Elections

Gingrich to seek GOP nomination for president

WASHINGTON — Former House of Representatives Speaker Newt Gingrich formally launched his candidacy Wednesday for the Republican presidential nomination.

After months of hinting, Gingrich made it official with a Twitter message that said simply: "Today I am announcing my candidacy for President of the United States. You can watch my announcement here." A link led to a YouTube video.

"I believe we can return America to hope, and opportunity, full employment, real security, to an American energy program, to a balanced budget," Gingrich said in the video.

He said that as House speaker he had played a role in revamping welfare, balancing the federal budget and reducing unemployment. And in a nod to tea party supporters, Gingrich said he would be president over "a decentralized country under the 10th Amendment."

Gingrich enters the race as one of the best-known, most-established figures in the Republican field. He is regarded as an aggressive strategist, a big-picture thinker and a formidable fundraiser who some Republicans think could match up well against President Obama.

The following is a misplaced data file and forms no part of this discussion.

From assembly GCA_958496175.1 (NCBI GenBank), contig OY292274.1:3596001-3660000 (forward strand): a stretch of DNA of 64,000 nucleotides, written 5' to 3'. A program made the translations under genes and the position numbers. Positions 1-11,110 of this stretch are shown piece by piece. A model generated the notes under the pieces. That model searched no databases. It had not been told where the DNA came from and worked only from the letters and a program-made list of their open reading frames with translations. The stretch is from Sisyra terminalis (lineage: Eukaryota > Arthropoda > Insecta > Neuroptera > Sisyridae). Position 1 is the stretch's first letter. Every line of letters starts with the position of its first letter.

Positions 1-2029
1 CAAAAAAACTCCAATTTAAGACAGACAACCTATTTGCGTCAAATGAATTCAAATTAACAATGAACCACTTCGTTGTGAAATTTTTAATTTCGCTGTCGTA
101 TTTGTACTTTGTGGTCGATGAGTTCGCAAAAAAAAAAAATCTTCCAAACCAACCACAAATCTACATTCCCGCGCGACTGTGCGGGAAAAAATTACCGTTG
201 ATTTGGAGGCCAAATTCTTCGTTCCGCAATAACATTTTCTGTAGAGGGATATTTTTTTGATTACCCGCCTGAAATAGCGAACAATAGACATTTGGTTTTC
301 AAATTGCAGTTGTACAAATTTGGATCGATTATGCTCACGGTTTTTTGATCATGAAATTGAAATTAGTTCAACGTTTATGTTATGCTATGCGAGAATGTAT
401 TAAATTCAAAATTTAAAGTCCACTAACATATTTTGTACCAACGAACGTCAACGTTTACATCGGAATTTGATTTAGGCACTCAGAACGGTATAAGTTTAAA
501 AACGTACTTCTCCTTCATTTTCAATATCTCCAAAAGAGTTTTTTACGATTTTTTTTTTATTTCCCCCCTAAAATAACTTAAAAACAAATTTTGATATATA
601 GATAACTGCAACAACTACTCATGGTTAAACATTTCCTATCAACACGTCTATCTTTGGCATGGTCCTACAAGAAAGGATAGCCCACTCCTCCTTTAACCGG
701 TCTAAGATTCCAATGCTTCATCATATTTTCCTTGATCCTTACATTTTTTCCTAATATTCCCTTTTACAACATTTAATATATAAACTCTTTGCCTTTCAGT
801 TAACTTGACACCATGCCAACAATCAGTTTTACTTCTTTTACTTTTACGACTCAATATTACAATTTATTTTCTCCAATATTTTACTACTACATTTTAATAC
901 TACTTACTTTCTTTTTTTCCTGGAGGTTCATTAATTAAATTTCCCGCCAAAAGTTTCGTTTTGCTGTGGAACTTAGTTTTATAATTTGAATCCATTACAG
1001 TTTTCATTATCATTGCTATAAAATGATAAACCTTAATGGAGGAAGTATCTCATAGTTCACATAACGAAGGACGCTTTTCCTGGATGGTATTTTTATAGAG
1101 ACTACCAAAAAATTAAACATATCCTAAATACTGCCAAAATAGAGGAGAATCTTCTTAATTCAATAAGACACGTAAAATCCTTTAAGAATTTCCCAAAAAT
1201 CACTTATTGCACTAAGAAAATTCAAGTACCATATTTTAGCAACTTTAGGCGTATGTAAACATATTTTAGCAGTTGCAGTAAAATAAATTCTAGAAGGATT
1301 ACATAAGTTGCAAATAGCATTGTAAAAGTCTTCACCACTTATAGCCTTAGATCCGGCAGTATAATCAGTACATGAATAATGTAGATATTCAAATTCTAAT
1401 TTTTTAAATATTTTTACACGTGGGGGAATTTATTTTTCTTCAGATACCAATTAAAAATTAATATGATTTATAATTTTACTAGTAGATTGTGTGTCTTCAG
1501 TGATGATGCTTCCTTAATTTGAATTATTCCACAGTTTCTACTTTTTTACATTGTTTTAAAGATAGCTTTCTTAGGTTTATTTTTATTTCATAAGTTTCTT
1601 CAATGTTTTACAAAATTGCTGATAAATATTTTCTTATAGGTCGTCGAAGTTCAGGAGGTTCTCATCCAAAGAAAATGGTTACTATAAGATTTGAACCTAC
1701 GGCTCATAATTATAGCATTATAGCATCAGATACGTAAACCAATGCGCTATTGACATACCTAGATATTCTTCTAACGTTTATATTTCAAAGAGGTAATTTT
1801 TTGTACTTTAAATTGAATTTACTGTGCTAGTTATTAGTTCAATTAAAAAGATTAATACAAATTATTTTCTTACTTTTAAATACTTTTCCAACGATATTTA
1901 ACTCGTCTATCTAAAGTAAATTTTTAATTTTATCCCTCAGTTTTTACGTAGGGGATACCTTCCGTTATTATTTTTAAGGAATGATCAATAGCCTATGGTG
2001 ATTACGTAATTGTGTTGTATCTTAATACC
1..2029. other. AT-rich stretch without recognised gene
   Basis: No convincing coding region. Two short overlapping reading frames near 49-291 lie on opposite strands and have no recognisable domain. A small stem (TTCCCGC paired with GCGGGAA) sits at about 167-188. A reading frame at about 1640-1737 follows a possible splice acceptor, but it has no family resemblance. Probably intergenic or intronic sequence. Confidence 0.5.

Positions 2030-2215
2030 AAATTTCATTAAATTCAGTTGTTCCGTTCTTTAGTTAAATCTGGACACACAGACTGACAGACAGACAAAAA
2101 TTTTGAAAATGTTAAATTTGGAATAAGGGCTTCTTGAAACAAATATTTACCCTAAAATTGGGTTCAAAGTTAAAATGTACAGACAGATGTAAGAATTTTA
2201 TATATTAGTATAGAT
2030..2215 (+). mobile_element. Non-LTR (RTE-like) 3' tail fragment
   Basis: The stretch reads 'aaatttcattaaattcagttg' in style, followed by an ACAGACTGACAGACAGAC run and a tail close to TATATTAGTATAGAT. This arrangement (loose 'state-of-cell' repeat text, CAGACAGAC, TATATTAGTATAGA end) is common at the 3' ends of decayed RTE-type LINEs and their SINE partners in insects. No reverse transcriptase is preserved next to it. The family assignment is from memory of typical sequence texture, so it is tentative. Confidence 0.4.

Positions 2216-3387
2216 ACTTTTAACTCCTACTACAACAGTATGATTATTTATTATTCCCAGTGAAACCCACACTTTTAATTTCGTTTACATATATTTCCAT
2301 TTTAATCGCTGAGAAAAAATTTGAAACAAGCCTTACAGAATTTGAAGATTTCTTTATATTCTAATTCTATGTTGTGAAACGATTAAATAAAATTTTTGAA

Still, he's not a shoo-in.

At age 67, he'll be among the oldest Republicans seeking support from a GOP electorate that seems to be searching for a fresher face.

In addition, he hasn't held public office for 12 years.

Gingrich's record also could drag him down. His House speakership from 1995 to 1999 was mixed; there were successes — forcing President Clinton to tack right on budget and welfare overhauls — but there was also much controversy.

The public largely blamed Gingrich for the federal government shutdowns in 1995 and 1996 over budget fights.

Gingrich resigned from Congress under an ethics cloud: The House reprimanded and fined him in 1997 for failing to ensure that financing for two projects he was involved in didn't violate federal tax law and for giving false information to the House Ethics Committee.

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